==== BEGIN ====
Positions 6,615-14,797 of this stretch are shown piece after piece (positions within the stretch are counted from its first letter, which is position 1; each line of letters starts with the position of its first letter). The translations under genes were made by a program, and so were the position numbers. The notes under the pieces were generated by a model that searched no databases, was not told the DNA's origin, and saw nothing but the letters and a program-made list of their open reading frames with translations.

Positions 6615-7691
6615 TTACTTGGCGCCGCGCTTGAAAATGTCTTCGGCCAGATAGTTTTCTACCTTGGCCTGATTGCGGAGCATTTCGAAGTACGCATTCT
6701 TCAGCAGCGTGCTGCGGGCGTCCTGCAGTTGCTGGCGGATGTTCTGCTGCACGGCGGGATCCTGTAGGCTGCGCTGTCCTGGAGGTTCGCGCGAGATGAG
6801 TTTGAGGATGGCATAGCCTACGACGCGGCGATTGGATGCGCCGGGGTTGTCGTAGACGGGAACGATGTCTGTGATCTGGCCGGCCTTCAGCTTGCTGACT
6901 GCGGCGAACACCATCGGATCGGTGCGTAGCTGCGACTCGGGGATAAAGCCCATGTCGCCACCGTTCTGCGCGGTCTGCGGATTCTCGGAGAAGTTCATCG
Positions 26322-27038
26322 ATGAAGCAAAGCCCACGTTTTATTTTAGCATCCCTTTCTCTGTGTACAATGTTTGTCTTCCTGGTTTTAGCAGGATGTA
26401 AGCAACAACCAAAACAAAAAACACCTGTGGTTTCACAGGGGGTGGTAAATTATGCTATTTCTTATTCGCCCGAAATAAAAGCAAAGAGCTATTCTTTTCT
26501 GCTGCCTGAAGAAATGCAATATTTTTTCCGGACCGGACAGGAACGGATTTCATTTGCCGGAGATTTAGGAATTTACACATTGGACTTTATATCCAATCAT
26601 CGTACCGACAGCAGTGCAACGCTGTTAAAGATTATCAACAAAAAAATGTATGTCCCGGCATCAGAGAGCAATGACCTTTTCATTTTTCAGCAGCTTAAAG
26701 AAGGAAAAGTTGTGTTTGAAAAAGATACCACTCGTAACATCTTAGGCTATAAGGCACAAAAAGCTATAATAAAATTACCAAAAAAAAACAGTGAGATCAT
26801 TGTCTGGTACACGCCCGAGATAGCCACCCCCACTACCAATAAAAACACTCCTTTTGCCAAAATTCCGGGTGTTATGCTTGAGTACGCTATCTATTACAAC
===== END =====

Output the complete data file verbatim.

Positions 6,615-14,797 of this stretch are shown piece after piece (positions within the stretch are counted from its first letter, which is position 1; each line of letters starts with the position of its first letter). The translations under genes were made by a program, and so were the position numbers. The notes under the pieces were generated by a model that searched no databases, was not told the DNA's origin, and saw nothing but the letters and a program-made list of their open reading frames with translations.

Positions 6615-7691
6615 TTACTTGGCGCCGCGCTTGAAAATGTCTTCGGCCAGATAGTTTTCTACCTTGGCCTGATTGCGGAGCATTTCGAAGTACGCATTCT
6701 TCAGCAGCGTGCTGCGGGCGTCCTGCAGTTGCTGGCGGATGTTCTGCTGCACGGCGGGATCCTGTAGGCTGCGCTGTCCTGGAGGTTCGCGCGAGATGAG
6801 TTTGAGGATGGCATAGCCTACGACGCGGCGATTGGATGCGCCGGGGTTGTCGTAGACGGGAACGATGTCTGTGATCTGGCCGGCCTTCAGCTTGCTGACT
6901 GCGGCGAACACCATCGGATCGGTGCGTAGCTGCGACTCGGGGATAAAGCCCATGTCGCCACCGTTCTGCGCGGTCTGCGGATTCTCGGAGAAGTTCATCG
Positions 26322-27038
26322 ATGAAGCAAAGCCCACGTTTTATTTTAGCATCCCTTTCTCTGTGTACAATGTTTGTCTTCCTGGTTTTAGCAGGATGTA
26401 AGCAACAACCAAAACAAAAAACACCTGTGGTTTCACAGGGGGTGGTAAATTATGCTATTTCTTATTCGCCCGAAATAAAAGCAAAGAGCTATTCTTTTCT
26501 GCTGCCTGAAGAAATGCAATATTTTTTCCGGACCGGACAGGAACGGATTTCATTTGCCGGAGATTTAGGAATTTACACATTGGACTTTATATCCAATCAT
26601 CGTACCGACAGCAGTGCAACGCTGTTAAAGATTATCAACAAAAAAATGTATGTCCCGGCATCAGAGAGCAATGACCTTTTCATTTTTCAGCAGCTTAAAG
26701 AAGGAAAAGTTGTGTTTGAAAAAGATACCACTCGTAACATCTTAGGCTATAAGGCACAAAAAGCTATAATAAAATTACCAAAAAAAAACAGTGAGATCAT
26801 TGTCTGGTACACGCCCGAGATAGCCACCCCCACTACCAATAAAAACACTCCTTTTGCCAAAATTCCGGGTGTTATGCTTGAGTACGCTATCTATTACAAC